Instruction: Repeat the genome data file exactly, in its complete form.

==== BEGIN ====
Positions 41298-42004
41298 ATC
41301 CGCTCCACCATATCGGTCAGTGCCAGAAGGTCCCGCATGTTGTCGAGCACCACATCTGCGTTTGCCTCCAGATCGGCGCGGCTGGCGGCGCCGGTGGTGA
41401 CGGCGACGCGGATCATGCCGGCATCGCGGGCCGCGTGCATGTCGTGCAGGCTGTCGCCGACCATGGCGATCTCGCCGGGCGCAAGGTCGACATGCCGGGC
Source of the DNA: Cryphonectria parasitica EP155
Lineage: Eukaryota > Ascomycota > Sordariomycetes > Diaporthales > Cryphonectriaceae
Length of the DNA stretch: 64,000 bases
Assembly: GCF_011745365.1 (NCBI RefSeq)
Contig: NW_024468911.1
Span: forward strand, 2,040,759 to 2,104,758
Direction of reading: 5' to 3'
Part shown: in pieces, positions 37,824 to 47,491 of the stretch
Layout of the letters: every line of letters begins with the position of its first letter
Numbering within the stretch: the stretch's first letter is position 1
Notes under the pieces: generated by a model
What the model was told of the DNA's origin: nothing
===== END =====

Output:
Positions 41298-42004
41298 ATC
41301 CGCTCCACCATATCGGTCAGTGCCAGAAGGTCCCGCATGTTGTCGAGCACCACATCTGCGTTTGCCTCCAGATCGGCGCGGCTGGCGGCGCCGGTGGTGA
41401 CGGCGACGCGGATCATGCCGGCATCGCGGGCCGCGTGCATGTCGTGCAGGCTGTCGCCGACCATGGCGATCTCGCCGGGCGCAAGGTCGACATGCCGGGC
Source of the DNA: Cryphonectria parasitica EP155
Lineage: Eukaryota > Ascomycota > Sordariomycetes > Diaporthales > Cryphonectriaceae
Length of the DNA stretch: 64,000 bases
Assembly: GCF_011745365.1 (NCBI RefSeq)
Contig: NW_024468911.1
Span: forward strand, 2,040,759 to 2,104,758
Direction of reading: 5' to 3'
Part shown: in pieces, positions 37,824 to 47,491 of the stretch
Layout of the letters: every line of letters begins with the position of its first letter
Numbering within the stretch: the stretch's first letter is position 1
Notes under the pieces: generated by a model
What the model was told of the DNA's origin: nothing